11. For the binding cut 4 x 4″ strips, 80″ long, from the green striped fabric. To avoid the risk of the binding looking a bit skewed, if it wasn’t quite square, I cut the binding with the stripes going across the strip instead of down.
  12. Fold each strip in half widthways and press.
  13. Pin one strip to one of the outer edges of the quilt, lining the raw edges up with the raw edges of the squares. Stitch 1/2″ from the edge. Trim all the excess backing and batting off flush with the raw edges of the squares.
  14. Pin and stitch a second strip to the opposite edge.
  15. Now flip the binding over and press. Fold under so it touches the stitching you joined it with. Press and pin.
  16. Attach the other two strips, leaving a 2″ overhang at each end. Flip over the binding and press. Turn in the overhang then fold under, press and pin.
  17. I machined round my binding, 1/8″ from where it joins the quilt, but it was tough stitching over the corners. Hand stitching will give it a softer finish.

Summer memory quildetail2I really enjoyed making this quilt. There’s a lot of sheets left over and next time I might add some old photos printed onto fabric.



A Case for the Not-So-Mobile

I love gadgets and, in an effort to get round the problem of needing mobile broadband in my studio and a device I can email etc at home, I have acquired one of those not-quite-phone, not-quite-tablet devices. It is too big to go in my pocket and will have to travel in my handbag. But it looks so fragile! As soon as I got home from the tortuously drawn-out purchase, I set to and ordered one of the standard boring cases from Amazon. But today I thought ‘it’s not here yet and I’ve got to get this baby to work and home again’.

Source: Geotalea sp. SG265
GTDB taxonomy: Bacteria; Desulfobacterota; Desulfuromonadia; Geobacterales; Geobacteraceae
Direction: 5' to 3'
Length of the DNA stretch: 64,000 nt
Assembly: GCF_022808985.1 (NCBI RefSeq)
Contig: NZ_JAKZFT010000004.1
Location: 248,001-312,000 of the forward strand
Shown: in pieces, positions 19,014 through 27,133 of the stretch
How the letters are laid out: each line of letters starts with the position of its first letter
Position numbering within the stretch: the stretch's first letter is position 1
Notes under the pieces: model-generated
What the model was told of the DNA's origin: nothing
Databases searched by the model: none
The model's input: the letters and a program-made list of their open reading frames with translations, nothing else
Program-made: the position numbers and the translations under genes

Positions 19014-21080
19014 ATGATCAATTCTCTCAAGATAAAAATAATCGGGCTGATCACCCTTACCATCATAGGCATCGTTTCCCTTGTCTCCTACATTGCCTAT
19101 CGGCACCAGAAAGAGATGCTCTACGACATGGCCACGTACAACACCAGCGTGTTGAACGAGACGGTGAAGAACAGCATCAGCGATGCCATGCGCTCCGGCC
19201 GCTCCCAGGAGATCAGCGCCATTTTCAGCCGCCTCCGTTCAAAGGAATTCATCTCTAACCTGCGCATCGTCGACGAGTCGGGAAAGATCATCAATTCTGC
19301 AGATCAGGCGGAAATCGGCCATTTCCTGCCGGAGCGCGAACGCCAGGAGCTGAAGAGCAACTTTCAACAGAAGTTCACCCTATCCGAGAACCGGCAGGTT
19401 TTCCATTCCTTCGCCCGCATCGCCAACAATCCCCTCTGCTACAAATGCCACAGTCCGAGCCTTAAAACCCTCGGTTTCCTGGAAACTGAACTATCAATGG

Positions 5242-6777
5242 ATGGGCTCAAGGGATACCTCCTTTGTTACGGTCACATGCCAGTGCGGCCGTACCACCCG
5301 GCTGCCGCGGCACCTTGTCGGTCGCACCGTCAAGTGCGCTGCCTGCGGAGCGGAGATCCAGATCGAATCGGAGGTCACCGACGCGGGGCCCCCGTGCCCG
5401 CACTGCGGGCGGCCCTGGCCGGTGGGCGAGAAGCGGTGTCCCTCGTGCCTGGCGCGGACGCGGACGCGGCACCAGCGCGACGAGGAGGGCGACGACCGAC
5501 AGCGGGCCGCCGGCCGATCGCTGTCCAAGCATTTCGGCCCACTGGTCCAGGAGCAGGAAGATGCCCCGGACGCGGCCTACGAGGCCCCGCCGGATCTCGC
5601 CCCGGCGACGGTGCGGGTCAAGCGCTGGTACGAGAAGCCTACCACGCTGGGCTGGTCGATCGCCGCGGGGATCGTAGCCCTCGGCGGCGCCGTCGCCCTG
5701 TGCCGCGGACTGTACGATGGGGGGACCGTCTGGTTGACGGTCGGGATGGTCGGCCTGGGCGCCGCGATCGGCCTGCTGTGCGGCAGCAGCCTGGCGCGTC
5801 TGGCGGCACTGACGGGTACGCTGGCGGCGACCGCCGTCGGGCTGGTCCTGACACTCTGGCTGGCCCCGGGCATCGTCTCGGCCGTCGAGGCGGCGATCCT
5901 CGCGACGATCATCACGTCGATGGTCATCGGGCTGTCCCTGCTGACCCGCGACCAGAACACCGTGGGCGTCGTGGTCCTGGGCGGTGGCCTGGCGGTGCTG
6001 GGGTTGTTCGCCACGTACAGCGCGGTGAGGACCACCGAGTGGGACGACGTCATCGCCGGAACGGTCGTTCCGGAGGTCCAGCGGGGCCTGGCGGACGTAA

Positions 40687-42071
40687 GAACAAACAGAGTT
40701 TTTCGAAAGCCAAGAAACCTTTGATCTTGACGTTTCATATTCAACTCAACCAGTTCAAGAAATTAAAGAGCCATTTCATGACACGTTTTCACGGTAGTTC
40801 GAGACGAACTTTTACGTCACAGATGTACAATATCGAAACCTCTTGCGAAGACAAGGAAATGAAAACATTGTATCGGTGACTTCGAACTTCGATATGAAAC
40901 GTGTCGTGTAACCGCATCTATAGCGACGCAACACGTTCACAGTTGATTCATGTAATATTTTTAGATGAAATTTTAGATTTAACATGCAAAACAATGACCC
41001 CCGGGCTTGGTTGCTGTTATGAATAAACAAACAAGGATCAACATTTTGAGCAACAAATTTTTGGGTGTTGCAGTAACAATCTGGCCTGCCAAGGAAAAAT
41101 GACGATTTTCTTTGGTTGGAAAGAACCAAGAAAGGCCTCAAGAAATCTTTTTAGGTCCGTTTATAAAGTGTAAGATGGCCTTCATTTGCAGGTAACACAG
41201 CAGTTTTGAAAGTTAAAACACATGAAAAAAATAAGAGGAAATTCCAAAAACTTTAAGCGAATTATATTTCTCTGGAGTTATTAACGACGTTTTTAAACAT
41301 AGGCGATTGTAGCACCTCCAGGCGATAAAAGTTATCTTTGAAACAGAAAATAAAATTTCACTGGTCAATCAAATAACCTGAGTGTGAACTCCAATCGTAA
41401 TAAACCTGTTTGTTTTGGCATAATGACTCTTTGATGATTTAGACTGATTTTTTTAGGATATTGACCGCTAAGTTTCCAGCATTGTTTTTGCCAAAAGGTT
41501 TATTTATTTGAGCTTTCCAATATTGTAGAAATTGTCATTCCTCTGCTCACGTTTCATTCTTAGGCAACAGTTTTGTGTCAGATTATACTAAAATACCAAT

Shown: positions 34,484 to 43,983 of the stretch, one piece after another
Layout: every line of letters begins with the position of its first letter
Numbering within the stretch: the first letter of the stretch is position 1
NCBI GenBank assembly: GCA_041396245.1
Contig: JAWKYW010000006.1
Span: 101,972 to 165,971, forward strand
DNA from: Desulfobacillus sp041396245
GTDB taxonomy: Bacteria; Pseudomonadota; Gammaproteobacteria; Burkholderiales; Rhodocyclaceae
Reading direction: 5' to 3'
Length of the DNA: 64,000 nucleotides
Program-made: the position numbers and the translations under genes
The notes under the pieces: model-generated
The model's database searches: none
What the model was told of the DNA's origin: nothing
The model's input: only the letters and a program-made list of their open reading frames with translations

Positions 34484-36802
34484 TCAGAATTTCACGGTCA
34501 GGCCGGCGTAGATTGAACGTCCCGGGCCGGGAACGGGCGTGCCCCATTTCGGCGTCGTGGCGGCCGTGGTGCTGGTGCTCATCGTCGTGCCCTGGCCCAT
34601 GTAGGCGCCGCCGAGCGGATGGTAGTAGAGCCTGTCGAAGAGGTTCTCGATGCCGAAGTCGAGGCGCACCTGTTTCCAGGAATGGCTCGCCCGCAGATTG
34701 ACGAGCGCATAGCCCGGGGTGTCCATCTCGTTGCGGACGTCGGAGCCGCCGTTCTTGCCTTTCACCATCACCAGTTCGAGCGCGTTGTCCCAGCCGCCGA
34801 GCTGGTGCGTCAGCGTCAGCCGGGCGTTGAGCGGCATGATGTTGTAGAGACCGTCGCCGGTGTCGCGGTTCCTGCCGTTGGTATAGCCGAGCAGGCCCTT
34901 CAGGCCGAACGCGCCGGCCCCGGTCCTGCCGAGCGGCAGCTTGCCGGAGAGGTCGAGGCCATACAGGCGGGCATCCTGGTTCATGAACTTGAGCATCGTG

Please note that I don’t normally attach human personalities to technology and this phase will pass…

So here is the solution – made to fit the Samsung Galaxy Note but adaptable for any phone or tablet.

Phone/Tablet/Inbetween Case

To make:

  • Measure your device and make a note of its dimensions.
  • If you are going to embroider the front (I did mine with a simple programmed embroidery but you can use any sort of decoration) do this first. If you are doing programmed embroidery make sure the fabric is large enough to fit into the hoop and do the embroidery before you cut the fabric to size.
  • Now add 1″ to all your measurements and cut out two pieces of fabric to this size.
  • Cut two pieces of pure cotton wadding the same size as the fabric.
  • Layer one piece of wadding behind each piece of fabric and iron to adhere the wadding to the fabric.